Crocus cartwrightianus

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Crocus cartwrightianus
Crocus cartwrightianus Sounion 2.jpg
Scientific classification
C. cartwrightianus
Binomial name
Crocus cartwrightianus

Crocus cartwrightianus is a species of flowering plant in the family Iridaceae, native to mainland Greece and Crete. It is a cormous perennial growing to 5 cm (2 in). The flowers, in shades of lilac or white with purple veins and prominent red stigmas, appear with the leaves in autumn and winter.[1]

The Latin specific epithet cartwrightianus refers to the 19th century British Consul to Constantinople, John Cartwright.[2]

C. cartwrightianus is the presumed wild progenitor of the domesticated triploid Crocus sativus – the saffron crocus.[3][4][5] Although some doubts remain on its origin,[6] it is believed that saffron originated in Iran.[7] However, Greece[6] and Mesopotamia[7] have also been suggested as the possible region of origin of this plant. This species is commonly found growing on limestone soil areas of the Attica Peninsula of Greece. There is evidence that this plant was cultivated in ancient Crete at least as early as the Middle Minoan Period, as exhibited by a mural, the "Saffron Gatherer", illustrating the gathering of crocuses.[8]

This plant,[9] has gained the Royal Horticultural Society's Award of Garden Merit.

C. cartwrightianus 'Albus'


  1. ^ RHS A-Z encyclopedia of garden plants. United Kingdom: Dorling Kindersley. 2008. p. 1136. ISBN 978-1405332965.
  2. ^ Harrison, Lorraine (2012). RHS Latin for gardeners. United Kingdom: Mitchell Beazley. p. 224. ISBN 9781845337315.
  3. ^ M. Grilli Caiola - Saffron reproductive biology
  4. ^ Nemati, Zahra; Blattner, Frank R.; Kerndorff, Helmut; Erol, Osman; Harpke, Dörte (2018-10-01). "Phylogeny of the saffron-crocus species group, Crocus series Crocus (Iridaceae)". Molecular Phylogenetics and Evolution. 127: 891–897. doi:10.1016/j.ympev.2018.06.036. ISSN 1055-7903. PMID 29936028.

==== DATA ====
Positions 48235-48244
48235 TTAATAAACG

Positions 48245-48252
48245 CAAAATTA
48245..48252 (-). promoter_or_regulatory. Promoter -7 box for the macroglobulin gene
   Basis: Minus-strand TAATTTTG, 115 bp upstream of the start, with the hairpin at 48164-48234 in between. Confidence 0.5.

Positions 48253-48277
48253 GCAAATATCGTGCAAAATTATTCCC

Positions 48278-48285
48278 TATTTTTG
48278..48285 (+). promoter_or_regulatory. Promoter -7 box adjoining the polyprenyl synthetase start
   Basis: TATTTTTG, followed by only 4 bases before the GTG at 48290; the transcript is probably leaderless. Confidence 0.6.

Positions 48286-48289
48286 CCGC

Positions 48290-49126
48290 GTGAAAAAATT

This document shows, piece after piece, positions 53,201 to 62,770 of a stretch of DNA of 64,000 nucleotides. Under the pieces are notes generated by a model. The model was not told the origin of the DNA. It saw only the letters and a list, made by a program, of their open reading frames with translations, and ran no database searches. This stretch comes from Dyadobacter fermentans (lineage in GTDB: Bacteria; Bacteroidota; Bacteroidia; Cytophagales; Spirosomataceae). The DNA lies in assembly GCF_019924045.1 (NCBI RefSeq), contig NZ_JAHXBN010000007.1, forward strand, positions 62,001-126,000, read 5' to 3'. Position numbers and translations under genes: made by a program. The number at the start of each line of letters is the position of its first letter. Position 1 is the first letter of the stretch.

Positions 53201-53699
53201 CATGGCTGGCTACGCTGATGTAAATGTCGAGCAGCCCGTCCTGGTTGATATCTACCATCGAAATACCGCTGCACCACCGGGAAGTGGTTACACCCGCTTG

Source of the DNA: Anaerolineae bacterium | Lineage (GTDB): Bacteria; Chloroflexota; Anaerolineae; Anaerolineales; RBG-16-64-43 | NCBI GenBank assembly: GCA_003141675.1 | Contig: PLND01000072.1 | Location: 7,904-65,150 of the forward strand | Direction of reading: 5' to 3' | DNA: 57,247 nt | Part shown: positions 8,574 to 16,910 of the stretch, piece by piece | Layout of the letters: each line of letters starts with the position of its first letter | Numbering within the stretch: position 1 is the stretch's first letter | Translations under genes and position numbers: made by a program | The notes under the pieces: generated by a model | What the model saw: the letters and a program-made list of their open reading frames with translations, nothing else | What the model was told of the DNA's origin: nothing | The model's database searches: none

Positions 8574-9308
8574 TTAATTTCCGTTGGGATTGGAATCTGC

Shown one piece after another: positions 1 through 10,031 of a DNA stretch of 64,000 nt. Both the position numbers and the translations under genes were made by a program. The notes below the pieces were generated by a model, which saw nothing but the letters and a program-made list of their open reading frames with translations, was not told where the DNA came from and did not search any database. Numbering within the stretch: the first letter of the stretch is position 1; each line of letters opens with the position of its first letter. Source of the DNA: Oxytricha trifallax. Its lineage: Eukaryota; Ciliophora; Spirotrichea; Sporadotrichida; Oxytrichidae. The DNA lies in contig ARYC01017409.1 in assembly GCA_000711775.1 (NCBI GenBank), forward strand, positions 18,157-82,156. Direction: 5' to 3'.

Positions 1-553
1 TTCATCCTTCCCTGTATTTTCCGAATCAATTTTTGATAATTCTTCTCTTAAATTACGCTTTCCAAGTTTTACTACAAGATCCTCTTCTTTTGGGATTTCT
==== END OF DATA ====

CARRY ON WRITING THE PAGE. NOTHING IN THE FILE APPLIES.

5. ^ Schmidt, Thomas; Heitkam, Tony; Liedtke, Susan; Schubert, Veit; Menzel, Gerhard (2019). "Adding color to a century-old enigma: multi-color chromosome identification unravels the autotriploid nature of saffron (Crocus sativus) as a hybrid of wild Crocus cartwrightianus cytotypes". New Phytologist. 222 (4): 1965–1980. doi:10.1111/nph.15715. ISSN 1469-8137. PMID 30690735.
  6. ^ a b Gresta, F.; Lombardo, G. M.; Siracusa, L.; Ruberto, G. (2008). "Saffron, an alternative crop for sustainable agricultural systems. A review". Agronomy for Sustainable Development. 28 (1): 95–112. doi:10.1051/agro:2007030. S2CID 44054590.
  7. ^ a b Ghorbani, R.; Koocheki, A. (2017). "Sustainable Cultivation of Saffron in Iran". In Lichtfouse, Eric (ed.). Sustainable Agriculture Reviews (PDF). Springer. pp. 170–171. doi:10.1007/978-3-319-58679-3. ISBN 978-3-319-58679-3. S2CID 28214061.
  8. ^ C.Michael Hogan, Knossos Fieldnotes, the Modern Antiquarian (2007)
  9. ^ "RHS Plant Selector - Crocus cartwrightianus". Retrieved 30 July 2020.

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